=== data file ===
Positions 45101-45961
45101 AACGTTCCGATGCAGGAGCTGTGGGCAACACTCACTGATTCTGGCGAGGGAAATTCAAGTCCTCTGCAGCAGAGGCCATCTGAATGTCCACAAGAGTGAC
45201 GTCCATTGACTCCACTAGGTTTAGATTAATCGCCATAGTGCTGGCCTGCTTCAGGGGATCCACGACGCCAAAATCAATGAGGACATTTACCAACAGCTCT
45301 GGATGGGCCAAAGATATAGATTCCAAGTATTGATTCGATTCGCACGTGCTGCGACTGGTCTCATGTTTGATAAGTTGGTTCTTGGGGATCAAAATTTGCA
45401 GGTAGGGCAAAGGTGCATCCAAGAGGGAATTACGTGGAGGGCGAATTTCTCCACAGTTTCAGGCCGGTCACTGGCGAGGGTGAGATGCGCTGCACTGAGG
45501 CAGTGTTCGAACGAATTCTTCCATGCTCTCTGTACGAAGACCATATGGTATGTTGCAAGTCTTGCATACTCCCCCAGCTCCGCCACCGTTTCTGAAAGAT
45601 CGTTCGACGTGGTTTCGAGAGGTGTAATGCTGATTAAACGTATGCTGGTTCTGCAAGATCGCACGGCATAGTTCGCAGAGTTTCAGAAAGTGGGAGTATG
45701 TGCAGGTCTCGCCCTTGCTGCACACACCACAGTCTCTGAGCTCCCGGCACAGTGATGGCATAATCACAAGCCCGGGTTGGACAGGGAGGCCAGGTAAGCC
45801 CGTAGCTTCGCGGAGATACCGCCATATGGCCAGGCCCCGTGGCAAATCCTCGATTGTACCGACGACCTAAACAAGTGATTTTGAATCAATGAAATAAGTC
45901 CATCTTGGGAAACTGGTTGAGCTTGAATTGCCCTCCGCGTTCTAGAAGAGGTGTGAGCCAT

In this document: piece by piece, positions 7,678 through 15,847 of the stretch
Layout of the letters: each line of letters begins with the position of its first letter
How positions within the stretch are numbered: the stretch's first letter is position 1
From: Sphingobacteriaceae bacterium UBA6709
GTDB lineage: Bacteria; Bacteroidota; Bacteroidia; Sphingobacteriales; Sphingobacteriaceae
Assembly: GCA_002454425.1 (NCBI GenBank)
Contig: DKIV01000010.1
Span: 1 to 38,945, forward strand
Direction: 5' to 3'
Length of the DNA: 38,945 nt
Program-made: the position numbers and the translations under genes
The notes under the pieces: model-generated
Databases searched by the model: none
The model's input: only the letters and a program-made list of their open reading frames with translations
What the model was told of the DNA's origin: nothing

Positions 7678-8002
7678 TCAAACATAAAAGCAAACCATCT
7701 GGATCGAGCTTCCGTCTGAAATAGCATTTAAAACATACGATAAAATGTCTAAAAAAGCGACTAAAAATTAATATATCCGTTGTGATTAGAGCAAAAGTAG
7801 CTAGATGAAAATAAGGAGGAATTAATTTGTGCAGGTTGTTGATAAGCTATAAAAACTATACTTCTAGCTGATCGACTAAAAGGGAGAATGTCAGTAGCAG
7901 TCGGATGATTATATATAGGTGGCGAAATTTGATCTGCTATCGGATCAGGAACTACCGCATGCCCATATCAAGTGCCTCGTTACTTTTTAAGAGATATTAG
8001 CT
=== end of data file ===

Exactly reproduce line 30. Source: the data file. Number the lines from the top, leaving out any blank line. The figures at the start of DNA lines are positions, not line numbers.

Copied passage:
7901 TCGGATGATTATATATAGGTGGCGAAATTTGATCTGCTATCGGATCAGGAACTACCGCATGCCCATATCAAGTGCCTCGTTACTTTTTAAGAGATATTAG